ð     Second, we can question the message sent to the markets: Because of the European countries and the ECB seem to be willing to bailout Greece at no matter what cost and given that such rollover wouldn’t be considered as valid to trigger CDS it clearly becomes less attractive to hold CDS. By following this logic there would be no incentive in seeking protection through CDS.

Market Recommendations:

Long term, buy on Dips: BG, FRES, XTA & BRBY,IMT, EMG

Longer Term:

è We could see a progressive money flow from bonds back to equities. We hope the liquidity injected by major Central banks to maintain bond prices will find a way into equities and other “hard assets”.
è  Recommended to hedge against inflation and a relative appreciation of emerging market currencies; shares of companies having a large part of foreign operations and with high pricing power (ability to raise prices easily due to a non elastic demand and very price elastic products) such as luxury goods operating in emerging markets and tobacco companies. Energy companies are limited to this effect due to government price regulation. In this case The underlying commodities such as Oil and Gas as well as Corn and other agriculturals are better off. Since they benefit directly from the ongoing "money printing" and stimulus.
For the end of July- August: ≈26/08/11
Ø  If the debt ceiling is raised and QE3/Yield Cap materializes bond and particularly US Treasury rates could go back to near October lows based on growing recession fears and negative Economic numbers.
Ø  More stimulus would turn “risk on” trades and inflation concerns where of more risky investments such as high yield emerging market bonds and Stocks could benefit.
Ø  Most importantly commodities and precious metals will benefit from the unintended consequences of the stimulus: Inflation
Macro Forecast for the next 2 months:
Economic concerns, jobs and debt crisis => Central banks solution: EU QE2 (double EFSF), Fed Cap Yield (QE3)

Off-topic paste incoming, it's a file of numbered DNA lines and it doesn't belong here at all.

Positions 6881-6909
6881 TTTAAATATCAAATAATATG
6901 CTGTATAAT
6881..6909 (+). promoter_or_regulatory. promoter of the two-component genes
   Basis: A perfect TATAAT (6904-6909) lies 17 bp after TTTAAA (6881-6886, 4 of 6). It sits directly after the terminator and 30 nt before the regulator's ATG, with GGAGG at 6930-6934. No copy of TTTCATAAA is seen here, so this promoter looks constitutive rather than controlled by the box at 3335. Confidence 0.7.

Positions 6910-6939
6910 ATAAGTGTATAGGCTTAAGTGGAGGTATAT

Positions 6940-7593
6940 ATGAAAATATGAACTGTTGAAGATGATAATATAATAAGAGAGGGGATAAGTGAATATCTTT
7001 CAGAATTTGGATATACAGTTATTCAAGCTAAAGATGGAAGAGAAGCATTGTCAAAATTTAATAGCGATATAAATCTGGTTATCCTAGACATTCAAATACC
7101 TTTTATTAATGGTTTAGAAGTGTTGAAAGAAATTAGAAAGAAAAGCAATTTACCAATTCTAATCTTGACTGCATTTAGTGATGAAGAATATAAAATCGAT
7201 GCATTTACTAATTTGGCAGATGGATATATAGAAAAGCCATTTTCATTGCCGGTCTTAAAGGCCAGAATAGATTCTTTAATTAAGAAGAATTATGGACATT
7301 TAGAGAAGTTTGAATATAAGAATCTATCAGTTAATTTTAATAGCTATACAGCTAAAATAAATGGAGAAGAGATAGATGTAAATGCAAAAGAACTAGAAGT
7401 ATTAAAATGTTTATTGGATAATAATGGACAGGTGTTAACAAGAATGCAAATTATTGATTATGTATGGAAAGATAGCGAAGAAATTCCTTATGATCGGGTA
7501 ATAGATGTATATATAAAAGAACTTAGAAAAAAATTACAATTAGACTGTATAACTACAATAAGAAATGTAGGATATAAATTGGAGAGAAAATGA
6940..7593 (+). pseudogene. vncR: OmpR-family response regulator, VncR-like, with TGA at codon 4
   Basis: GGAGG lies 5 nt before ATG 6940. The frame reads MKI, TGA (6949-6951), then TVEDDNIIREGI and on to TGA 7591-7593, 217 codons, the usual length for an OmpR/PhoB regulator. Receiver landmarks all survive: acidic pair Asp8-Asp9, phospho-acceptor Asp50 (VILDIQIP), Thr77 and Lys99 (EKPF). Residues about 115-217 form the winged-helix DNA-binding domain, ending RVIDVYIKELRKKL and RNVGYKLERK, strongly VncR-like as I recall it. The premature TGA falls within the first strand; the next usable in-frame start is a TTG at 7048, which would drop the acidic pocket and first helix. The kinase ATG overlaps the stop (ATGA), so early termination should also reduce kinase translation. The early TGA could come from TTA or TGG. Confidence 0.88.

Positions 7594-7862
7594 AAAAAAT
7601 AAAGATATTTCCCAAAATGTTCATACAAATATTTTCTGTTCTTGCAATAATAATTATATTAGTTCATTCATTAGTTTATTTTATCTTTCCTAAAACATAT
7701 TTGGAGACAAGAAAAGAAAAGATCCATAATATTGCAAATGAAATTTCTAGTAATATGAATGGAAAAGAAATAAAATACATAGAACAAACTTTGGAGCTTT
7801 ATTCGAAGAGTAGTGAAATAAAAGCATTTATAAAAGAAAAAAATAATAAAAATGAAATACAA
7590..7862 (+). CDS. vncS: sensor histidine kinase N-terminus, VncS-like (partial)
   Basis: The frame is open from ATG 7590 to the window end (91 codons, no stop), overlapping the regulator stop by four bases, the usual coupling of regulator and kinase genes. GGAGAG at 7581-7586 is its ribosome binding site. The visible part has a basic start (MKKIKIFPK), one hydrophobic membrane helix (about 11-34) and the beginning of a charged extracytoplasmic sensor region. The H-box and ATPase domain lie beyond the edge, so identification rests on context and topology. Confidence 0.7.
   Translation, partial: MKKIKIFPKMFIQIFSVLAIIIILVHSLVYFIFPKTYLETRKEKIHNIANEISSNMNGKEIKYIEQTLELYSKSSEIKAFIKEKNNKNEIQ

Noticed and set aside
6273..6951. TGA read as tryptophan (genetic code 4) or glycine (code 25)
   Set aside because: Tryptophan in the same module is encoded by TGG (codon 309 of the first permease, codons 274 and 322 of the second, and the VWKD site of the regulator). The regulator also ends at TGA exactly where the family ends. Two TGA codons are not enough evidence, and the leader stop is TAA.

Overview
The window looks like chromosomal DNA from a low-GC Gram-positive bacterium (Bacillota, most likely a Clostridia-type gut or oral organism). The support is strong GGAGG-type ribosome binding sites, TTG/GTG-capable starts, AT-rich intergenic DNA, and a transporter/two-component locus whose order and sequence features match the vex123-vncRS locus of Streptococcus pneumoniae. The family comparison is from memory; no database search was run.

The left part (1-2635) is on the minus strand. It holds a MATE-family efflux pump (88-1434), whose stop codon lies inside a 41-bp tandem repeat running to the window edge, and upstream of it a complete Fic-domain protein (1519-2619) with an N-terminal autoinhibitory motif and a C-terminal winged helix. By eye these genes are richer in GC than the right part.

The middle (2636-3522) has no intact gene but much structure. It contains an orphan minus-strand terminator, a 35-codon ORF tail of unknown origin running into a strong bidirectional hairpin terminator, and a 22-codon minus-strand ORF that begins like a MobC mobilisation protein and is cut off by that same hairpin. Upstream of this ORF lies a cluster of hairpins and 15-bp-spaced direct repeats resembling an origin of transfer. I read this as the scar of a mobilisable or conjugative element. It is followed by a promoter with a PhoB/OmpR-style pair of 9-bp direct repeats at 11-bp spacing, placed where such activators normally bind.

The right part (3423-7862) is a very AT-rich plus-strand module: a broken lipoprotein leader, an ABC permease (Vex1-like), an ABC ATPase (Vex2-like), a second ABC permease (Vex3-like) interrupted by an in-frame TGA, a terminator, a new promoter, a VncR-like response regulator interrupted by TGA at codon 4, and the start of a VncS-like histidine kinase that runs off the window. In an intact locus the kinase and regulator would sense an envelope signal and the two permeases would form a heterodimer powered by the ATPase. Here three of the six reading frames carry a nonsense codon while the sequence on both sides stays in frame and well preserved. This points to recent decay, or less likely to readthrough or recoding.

“When the debt ceiling is lifted, the US Treasury will need buyers. There are still no jobs and growth objectives are not being met, a good reason to launch QE/Cap yield plan while the European debt crisis makes America look good.”
From the previous report we are ending the 1st Phase:

1st phase: Recession Fears - June ~ Mid August 2011

ü  Fears that the Debt ceiling will need to be approved with deep cuts in government spending which can lead to a revision of GDP growth (less stimulus) 
ü  The Market will anticipate interest rate hikes from the ECB and/or the BOE. This can have a negative impact on growth prospects and exacerbate debt concerns (Greek restructuring…) in the EU 
ü  Most importantly, the end of QE2 was a strong test on how strong the recovery was and how much has been an artificial effect of the stimulus.
We have seen a counter- intuitive effect, whereas the stimulus is in the money market (bond purchasing program…) Equities and commodities were the ones dropping over recession fears (Less Stimulus or artificially low interest rates  = less cheap credit  = less consumption èless growth)

We are now heading to:
2nd phase: A Short Term solution –~ Mid & End August 2011
  • The Debt ceiling is raised but not enough cuts in government spending are done despite what republicans will certainly display as a “win”. The government is allowed to keep going into debt and push consumption (rather than production) 
  •  Major Central banks lack of rigor and do not raise interest rates despite the potential inflation for the UK. As far as the ECB despite having rates at 1.5% the European Debt concerns will exige an other round of bailouts and a bigger EFSF fund which in effect adds further potential monetary injection (EU QE2)
  • An increasing propaganda of QE3in a form of a Yield Cap is announced as a possibility and a “good thing” to ensure economic growth.
We could still see one or two weeks of downside, the real trigger will be either an increase of the European bailout fund or the US debt ceiling being lifted. Due to disappointing economic numbers and less inflation, Bernanke will have more arguments to push QE3/Yield Cap as a “necessary measure” to “ensure a recovery and for JOBS” whereas the real reason will be to stop the stock market fall, push inflation, depress the US dollar and try to boost exports. Perhaps QE3 could happen in August after a more disappointing economic numbers.

The Market Strategy:
         Phase 1 was: Good for Bonds and Currency.
         Phase 2: Is very good for Commodities (blue) and Precious metals (Yellow) and positive for the Equities (to a certain extent between 0 and 5% inflation.
 Mini Charts 12-07-2011 
(Click Image to Enlarge)